Last week, the White House announced its new plan to increase corporate average fuel economy, or CAFE, to 54.5 miles per gallon by 2025. In a strange turn of events, the same American automakers who usually gripe loudest about these mandates actually support this deal.
A simplified history of CAFE standards
Ford (NYSE: F ) , General Motors (NYSE: GM ) , and Chrysler have traditionally railed against CAFE standards, arguing that they give foreign car companies an unfair advantage. Toyota (NYSE: TM ) and Honda (NYSE: HMC ) have flaunted their efficient cars since the original CAFE standards passed in 1975. The Japanese automakers' lines already met those initial requirements, while the Americans had to spend huge quantities of money to make their fleets less fuel-thirsty. Repeat this story for nearly every increase up until now.
So what's changed? For one thing, the proposed plan is actually a compromise. Originally, the White House had targeted 56.2 mpg, but automakers balked. In addition to the lowered goal, the new plan partially exempts full-sized pick-ups from the restrictions. It also includes credits for hybrid trucks, alternative fuel vehicles, and other fuel-economy-boosting measures. The White House also agreed to review the rules later on to make sure they're not too stringent.
Rise of the four-banger
In addition, rising gas prices have altered consumer demand. An increasing number of car buyers actually want more fuel-efficient vehicles. Four cylinder engines now power 43% of the cars sold in the first half of the year. If you exclude fleet sales, more than half of all cars sold this year run on four cylinders.
Neither Ford nor GM missed the shift to smaller engines. Both companies have managed to build fuel sippers that don't feel like soul-crushing econo-boxes. GM plans to boost production of its plug-in hybrid, the Chevy Volt. Also, in April, the Chevy Cruze booked a 180% year-over-year sales increase compared to its predecessor, the Cobalt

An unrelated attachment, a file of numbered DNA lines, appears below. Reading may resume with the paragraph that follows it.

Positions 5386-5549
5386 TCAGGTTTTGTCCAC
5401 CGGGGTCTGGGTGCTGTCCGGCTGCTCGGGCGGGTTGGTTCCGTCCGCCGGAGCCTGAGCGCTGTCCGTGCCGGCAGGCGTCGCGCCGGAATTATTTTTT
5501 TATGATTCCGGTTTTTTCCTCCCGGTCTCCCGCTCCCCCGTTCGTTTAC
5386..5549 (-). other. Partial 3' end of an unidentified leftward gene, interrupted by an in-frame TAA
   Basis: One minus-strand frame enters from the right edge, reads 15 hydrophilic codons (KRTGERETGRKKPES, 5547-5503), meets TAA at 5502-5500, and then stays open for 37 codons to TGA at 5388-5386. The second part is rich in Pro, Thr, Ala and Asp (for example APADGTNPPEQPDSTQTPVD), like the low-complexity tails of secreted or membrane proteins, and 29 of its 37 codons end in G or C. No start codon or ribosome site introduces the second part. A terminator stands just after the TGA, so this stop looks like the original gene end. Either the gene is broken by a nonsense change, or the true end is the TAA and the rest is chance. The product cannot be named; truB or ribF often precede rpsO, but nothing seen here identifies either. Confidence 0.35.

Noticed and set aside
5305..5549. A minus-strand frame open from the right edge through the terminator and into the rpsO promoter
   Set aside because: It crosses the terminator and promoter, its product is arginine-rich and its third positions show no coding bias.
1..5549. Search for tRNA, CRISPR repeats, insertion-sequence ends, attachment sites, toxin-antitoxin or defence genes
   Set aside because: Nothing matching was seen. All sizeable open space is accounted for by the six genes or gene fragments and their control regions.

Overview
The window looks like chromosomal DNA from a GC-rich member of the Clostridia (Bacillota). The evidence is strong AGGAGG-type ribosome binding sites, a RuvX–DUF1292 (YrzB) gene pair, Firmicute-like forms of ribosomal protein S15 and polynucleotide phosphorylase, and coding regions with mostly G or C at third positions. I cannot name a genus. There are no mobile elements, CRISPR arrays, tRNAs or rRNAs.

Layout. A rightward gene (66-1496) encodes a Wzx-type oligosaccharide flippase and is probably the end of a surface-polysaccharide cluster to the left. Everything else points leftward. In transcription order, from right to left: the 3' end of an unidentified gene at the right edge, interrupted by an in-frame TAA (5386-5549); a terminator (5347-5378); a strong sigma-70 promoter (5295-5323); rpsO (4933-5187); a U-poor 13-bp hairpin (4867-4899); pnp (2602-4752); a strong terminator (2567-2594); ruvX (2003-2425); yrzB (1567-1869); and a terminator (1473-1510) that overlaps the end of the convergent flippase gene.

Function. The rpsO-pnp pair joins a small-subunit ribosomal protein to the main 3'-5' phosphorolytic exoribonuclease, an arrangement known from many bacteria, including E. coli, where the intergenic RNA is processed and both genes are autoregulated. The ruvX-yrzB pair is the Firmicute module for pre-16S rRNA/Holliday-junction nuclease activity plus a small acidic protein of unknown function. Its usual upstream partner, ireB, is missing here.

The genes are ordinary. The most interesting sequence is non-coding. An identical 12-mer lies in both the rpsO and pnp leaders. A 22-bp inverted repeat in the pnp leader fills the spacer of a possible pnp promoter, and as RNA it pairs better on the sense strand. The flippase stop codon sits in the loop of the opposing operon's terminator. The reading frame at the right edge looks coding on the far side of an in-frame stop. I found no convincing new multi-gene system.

Meanwhile, Ford replaced the yawn-inducing American-designed Focus with one based on its European model, and enjoyed a subsequent 32% sales increase in May.The move toward smaller engines has even reached the world of light trucks. Ford now sells more V-6 powered F-150s than those with V-8s, and it's actually struggling to keep up with the demand for its turbocharged EcoBoost V-6 engine.
The portfolio approach
Finally, GM and Ford appear to actually have a plan for meeting the requirements. In addition to boosting the efficiency of gasoline engines, both companies have begun to experiment with alternative fuels and new car technologies.
Ford believes we may not find a clear winner among the current gasoline alternatives, so it's chosen to develop a portfolio of alternative fuels. In addition to its current line of hybrid vehicles, Ford plans to release an electric Focus, and the C-MAX -- a crossover that will be available as either a full electric car or plug-in hybrid. The company also offers natural gas conversion packages for the Transit Connect, F-series trucks, and E-series vans, although these are aimed more toward fleet customers equipped with central filling stations.
GM has actually made even more surprising moves than Ford. Breaking with its longtime reluctance to embrace new fuels, it plans to release a diesel-powered version of the Cruze in 2013, and it's partnered with Westport Innovations (Nasdaq: WPRT ) to design natural gas engines for light duty vehicles. On the electric front, GM has invested in Proterra -- a maker of electric buses -- and broken ground on a new electric motor plant in Maryland.
I'm tempted to launch into soaring rhetoric here, praising Ford and GM for their investments in making our cars more environmentally friendly, but I think that might be premature. For now, I'll say that I like the portfolio approach. It greatly lowers the risk that either company will fall behind when consumers eventually pick their new favorite fuel source.
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